by Martin Goodyer (United Kingdom)

When you think about the challenges even top-rated coaches face with their elite clients, what word comes to mind?

If ‘assumption’ was not the first thing you thought of, it would not be too far behind, would it? You see, assumptions are like a banana skin to coaches, assuming of course that you join me in thinking a banana skin is a likely cause of accidents when trodden on and slipping. To share that meaning causes us to be on the same page, otherwise known as ‘in rapport’. However, if the meaning you instantly gave to banana skins was something else, you would still be wondering why I randomly mentioned the ‘outer’ of a fruit, and we would not be on the same page, hence not yet in rapport. Indeed, you will have just experienced this if you found yourself questioning if a banana was actually a fruit!

My point is this, words, and the assumptions we make about their meaning, are the deep dark hole into which many a coaching relationship has fallen. For example, take a conversation in a chemistry meeting: The coach has been briefed, the potential client has had discussions with the HR Director about being coached, and has agreed a set of outline objectives for the coaching assignment.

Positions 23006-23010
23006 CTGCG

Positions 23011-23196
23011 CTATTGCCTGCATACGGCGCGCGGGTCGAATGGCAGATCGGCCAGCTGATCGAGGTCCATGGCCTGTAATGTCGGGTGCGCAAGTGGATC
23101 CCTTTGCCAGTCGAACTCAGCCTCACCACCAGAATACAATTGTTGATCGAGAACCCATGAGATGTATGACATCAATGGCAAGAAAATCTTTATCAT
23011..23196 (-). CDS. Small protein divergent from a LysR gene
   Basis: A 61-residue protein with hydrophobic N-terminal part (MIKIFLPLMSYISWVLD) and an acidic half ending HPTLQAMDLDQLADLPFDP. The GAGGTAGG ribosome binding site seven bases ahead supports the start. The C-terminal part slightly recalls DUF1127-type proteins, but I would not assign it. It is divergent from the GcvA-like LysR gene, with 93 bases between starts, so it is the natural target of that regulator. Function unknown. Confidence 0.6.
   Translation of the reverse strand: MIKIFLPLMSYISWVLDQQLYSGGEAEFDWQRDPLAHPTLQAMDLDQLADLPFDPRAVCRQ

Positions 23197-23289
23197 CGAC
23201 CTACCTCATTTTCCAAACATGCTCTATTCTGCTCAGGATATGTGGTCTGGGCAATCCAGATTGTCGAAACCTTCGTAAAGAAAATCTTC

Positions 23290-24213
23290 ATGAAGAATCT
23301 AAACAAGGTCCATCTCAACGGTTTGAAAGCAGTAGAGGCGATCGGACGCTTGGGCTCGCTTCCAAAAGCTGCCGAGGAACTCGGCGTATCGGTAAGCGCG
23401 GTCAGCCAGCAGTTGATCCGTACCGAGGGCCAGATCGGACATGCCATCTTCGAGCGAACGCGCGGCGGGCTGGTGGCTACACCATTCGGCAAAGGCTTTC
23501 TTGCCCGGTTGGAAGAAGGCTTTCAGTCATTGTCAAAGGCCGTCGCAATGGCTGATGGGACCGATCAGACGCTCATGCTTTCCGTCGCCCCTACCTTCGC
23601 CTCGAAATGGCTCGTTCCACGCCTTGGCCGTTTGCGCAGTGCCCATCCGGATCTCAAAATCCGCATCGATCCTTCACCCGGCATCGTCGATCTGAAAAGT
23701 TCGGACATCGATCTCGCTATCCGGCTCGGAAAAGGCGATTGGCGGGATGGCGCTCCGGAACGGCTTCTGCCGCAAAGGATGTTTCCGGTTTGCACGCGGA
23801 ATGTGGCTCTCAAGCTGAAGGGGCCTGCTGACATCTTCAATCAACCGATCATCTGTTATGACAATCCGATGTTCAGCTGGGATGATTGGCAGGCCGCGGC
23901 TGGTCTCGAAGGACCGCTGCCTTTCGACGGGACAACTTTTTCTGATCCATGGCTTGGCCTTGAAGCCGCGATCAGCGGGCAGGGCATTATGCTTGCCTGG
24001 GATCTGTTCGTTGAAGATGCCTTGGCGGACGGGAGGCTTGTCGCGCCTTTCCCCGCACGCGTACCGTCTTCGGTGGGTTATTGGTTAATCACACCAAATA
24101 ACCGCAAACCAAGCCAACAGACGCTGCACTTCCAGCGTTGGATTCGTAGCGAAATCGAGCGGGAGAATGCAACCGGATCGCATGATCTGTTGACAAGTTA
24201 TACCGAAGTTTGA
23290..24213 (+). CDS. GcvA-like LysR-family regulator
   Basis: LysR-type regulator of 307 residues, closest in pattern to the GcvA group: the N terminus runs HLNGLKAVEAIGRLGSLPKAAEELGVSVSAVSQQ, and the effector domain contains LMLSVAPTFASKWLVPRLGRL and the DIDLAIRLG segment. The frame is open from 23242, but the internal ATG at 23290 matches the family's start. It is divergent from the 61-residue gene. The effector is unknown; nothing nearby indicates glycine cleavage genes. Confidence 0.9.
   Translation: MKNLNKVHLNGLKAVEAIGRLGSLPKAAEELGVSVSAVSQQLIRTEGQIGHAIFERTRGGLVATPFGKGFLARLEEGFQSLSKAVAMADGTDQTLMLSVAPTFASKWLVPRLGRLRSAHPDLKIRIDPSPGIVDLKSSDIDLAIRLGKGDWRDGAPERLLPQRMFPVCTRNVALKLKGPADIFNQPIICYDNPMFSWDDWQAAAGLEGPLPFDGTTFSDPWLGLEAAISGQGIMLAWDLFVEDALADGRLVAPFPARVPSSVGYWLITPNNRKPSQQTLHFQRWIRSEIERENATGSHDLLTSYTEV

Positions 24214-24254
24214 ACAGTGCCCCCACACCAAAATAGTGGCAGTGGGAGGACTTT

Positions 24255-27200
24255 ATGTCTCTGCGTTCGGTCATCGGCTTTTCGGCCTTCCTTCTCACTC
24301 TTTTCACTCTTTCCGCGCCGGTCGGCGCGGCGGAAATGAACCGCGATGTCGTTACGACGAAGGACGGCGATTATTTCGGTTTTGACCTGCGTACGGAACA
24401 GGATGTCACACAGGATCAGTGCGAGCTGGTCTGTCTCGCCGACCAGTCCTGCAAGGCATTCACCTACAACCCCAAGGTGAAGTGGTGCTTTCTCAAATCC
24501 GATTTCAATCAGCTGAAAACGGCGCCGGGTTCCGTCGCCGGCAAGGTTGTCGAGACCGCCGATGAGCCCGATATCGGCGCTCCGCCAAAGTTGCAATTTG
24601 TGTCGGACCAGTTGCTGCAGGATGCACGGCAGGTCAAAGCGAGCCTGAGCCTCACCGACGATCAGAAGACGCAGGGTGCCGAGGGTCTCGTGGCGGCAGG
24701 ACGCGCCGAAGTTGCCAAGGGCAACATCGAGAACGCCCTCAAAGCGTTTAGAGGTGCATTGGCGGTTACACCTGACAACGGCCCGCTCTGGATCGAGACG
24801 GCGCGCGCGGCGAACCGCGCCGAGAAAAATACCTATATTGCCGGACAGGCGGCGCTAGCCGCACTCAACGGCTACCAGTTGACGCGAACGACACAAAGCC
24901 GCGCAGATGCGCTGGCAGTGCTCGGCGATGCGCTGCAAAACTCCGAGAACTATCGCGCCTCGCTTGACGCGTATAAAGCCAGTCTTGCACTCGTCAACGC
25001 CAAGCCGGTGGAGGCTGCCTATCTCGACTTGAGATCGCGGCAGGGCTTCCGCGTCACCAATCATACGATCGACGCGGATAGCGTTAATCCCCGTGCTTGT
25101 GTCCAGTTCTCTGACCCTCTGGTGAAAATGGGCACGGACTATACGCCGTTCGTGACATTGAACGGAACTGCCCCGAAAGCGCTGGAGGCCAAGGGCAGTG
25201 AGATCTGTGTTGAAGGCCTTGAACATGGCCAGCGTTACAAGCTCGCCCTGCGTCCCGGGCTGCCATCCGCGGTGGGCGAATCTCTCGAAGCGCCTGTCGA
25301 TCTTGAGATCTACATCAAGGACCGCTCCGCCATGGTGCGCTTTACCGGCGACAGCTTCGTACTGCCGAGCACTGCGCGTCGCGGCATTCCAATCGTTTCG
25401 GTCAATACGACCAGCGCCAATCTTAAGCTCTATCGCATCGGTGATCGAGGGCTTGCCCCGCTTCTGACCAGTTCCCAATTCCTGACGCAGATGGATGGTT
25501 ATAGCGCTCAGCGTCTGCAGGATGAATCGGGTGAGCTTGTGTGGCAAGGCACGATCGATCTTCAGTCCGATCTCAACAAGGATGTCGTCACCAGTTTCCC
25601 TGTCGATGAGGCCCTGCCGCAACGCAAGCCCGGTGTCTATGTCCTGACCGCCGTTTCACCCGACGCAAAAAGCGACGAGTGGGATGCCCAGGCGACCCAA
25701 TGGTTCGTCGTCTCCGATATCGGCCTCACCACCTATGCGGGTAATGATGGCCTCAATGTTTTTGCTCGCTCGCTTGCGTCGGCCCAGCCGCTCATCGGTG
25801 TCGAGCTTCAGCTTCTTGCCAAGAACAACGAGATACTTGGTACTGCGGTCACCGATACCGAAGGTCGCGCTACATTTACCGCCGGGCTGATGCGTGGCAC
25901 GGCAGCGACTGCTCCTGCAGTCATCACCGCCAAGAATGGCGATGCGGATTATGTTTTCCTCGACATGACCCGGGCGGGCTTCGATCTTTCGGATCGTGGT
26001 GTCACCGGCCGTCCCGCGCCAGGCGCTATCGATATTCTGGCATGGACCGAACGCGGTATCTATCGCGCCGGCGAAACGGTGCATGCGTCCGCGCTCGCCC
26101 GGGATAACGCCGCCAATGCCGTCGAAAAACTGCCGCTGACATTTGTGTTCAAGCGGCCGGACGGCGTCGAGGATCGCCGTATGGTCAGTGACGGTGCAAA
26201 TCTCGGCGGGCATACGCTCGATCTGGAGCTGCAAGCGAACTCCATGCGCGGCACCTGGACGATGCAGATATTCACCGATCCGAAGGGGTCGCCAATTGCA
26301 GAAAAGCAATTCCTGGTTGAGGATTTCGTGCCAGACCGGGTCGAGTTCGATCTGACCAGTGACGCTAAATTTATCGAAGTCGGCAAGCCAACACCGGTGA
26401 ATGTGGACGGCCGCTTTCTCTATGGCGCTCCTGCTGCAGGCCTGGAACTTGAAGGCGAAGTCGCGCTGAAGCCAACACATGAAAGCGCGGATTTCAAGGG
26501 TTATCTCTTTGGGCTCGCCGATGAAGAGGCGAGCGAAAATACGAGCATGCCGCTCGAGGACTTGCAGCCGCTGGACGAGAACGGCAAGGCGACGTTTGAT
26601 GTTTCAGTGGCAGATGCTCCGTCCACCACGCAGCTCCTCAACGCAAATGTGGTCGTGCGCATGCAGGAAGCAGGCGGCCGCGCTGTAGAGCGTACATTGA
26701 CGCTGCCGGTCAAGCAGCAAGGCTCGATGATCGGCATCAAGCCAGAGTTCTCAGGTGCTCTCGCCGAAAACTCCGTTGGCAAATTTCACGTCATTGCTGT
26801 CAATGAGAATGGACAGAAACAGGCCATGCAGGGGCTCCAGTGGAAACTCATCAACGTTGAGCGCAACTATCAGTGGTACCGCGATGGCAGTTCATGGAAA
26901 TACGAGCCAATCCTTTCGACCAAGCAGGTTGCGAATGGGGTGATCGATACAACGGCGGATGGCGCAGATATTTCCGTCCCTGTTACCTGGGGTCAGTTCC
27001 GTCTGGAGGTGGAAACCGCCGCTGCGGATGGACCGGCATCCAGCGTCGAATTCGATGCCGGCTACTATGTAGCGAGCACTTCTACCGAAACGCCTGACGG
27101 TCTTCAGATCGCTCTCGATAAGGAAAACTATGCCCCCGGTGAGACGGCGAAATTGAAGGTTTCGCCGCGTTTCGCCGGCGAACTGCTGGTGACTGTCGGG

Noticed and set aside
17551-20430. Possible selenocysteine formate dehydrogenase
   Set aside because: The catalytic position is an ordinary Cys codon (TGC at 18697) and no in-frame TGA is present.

Coach A assumes the potential coachee just wants to get to know her and learn something about her style. Coach B assumes that being shortlisted means he can dive right in with an example of what’s to come. Coach C assumes from her experience that the potential coachee might not have been as honest with the HRD as has been represented by the brief. Coach D assumes that providing examples of his experience in matters pertaining to this potential coachee’s outcomes is a successful strategy.

So, to recap (think of this like, ‘Who wants to be a millionaire’, and you are about to possibly win a ton of cash but you don’t have any lifelines left).

The successful coach assumes;

  1. Get to know me
  2. Start right now
  3. Question deeper
  4. Share experience

Source: iCN Issue 36  (Using NLP in Coaching); pages 25-26

About Martin Goodyer

www.Martin.Coach

Martin@martin.coach

At long last (five years of research and study), Martin is about to submit his PhD thesis into the effectiveness of life coaching in the workplace. The conclusions from his work have the potential to significantly change the way organisations approach coaching. If you want to be informed when the book based on this thesis is available, drop Martin a line at martin@martin.coach